Chapter

This chapter focuses on the evolution of systems of constitutional justice since 1787. It first provides an overview of key concepts and definitions, such as constitution, constitutionalism, and rights, before presenting a simple theory of delegation and judicial power. In particular, it explains why political elites would delegate power to constitutional judges, and how to measure the extent of power, or discretion, delegated. It then considers different kinds of constitutions, rights, models of constitutional review, and the main precepts of ‘the new constitutionalism’. It also traces the evolution of constitutional forms and suggests that as constitutional rights and review has diffused around the world, so has the capacity of constitutional judges to influence, and sometimes determine, policy outcomes.

Chapter

This chapter explores the interrelationships between law, constitutions, and federalism. It first explains the importance of constitutions in shaping the basic structure of the state and the fundamental rights of citizens that they establish before discussing the Universal Declaration of Human Rights, in particular asking whether it is Western-centric. It then considers the ways in which states may attempt to realize justice in applying the law, with emphasis on the distinction between Islamic and Western practice. It also examines the role of constitutional courts and judicial review, legal adjudication of political problems, how the institution of federalism is used to contain the powers of the state and to manage diverse societies, and consociationalism as an alternative approach to handling social diversity. Finally, it analyses the increasing legalization of political life.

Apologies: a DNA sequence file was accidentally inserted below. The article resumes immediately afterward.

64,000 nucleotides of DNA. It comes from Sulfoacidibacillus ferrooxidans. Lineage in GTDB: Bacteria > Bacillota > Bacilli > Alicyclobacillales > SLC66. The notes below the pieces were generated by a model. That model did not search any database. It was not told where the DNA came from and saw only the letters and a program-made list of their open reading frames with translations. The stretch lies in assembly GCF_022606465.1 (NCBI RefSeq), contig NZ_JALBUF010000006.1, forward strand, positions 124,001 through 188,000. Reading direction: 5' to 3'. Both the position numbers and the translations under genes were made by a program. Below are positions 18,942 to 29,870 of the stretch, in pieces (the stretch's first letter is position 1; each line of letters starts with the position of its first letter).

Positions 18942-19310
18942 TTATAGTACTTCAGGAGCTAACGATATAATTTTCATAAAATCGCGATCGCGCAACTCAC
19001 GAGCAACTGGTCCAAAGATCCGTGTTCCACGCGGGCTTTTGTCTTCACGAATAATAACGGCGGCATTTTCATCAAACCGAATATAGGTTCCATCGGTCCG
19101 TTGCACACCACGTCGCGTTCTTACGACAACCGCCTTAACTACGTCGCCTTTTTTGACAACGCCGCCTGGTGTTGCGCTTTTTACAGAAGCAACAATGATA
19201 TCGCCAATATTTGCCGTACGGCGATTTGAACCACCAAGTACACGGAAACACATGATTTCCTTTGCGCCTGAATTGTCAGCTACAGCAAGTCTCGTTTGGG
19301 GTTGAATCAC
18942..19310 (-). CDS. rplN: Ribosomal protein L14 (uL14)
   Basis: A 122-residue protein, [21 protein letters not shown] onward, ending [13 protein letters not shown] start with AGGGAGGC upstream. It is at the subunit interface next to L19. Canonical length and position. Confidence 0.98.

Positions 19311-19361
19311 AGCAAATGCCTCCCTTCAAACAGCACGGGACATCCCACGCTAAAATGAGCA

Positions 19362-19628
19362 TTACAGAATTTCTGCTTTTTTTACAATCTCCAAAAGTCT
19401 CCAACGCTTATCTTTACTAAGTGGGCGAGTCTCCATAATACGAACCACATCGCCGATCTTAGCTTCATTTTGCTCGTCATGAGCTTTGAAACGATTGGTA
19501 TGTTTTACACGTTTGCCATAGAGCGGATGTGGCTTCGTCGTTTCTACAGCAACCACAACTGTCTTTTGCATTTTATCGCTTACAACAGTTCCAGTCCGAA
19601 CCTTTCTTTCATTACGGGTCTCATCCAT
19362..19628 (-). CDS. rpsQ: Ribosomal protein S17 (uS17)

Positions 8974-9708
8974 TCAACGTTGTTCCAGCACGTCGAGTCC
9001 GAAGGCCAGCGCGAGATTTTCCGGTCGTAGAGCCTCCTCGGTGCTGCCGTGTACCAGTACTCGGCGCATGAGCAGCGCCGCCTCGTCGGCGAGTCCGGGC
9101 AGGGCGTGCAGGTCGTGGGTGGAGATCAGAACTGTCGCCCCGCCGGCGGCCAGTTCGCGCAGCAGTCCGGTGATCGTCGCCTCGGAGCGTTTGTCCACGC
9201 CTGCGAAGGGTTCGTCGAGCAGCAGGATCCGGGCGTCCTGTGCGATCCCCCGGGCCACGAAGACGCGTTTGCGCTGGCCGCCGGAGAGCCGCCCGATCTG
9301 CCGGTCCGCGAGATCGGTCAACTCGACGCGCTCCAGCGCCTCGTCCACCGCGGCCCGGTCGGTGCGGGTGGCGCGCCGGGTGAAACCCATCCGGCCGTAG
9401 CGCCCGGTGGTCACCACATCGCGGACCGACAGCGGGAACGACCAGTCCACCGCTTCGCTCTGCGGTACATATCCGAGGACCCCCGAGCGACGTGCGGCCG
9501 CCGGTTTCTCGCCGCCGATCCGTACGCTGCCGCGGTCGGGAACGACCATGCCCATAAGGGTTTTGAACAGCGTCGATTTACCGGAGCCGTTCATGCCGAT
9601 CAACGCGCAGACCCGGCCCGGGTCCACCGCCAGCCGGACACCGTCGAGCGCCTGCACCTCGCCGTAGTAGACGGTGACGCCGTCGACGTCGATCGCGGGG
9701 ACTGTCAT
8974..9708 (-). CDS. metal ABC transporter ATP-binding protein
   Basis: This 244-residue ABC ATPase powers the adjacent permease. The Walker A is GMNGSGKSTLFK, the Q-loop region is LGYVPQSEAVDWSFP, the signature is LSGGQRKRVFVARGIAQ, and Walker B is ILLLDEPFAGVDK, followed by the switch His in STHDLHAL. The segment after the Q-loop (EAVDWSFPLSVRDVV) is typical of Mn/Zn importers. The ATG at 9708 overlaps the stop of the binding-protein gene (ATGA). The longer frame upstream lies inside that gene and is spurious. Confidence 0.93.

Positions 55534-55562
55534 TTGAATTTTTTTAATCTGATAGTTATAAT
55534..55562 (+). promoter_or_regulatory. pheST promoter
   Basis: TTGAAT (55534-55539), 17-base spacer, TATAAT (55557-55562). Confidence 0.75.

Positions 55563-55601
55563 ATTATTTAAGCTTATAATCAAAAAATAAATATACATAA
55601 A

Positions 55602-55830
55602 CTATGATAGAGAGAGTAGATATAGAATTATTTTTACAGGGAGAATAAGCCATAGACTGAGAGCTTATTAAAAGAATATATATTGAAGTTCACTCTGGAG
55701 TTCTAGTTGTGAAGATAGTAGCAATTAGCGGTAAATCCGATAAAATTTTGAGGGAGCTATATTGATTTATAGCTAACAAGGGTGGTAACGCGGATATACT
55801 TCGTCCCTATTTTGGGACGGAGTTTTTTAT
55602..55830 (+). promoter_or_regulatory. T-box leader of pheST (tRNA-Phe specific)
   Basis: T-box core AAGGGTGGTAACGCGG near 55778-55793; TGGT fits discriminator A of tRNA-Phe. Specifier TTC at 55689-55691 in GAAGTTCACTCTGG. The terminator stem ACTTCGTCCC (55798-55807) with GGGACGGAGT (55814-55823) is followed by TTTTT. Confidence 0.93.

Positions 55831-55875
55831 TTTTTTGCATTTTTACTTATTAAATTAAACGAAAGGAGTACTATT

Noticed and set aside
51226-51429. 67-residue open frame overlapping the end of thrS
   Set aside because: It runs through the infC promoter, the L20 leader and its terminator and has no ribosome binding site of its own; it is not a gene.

Chapter

Terence Ball

This chapter examines The Federalist's defence of the newly drafted US Constitution of 1787 and compares its arguments with those of the Antifederalists. The Federalist is a collection of newspaper columns written between October 1787 and May 1788 in support of the proposed Constitution. Its three authors — Alexander Hamilton, James Madison, and John Jay — wrote under the pseudonym Publius. The chapter first provides a short biography of the authors of The Federalist before discussing a key theme to which Federalists and Antifederalists returned repeatedly: whether the system of government constituted by the new constitution was ‘republican’ or not. It also considers the arguments of both camps about the size and extent of this republic, its system of representation, the sources of civic corruption and virtue, whether a standing army is preferable to a citizen militia, and whether a republic requires a Bill of Rights to protect its citizens' liberties.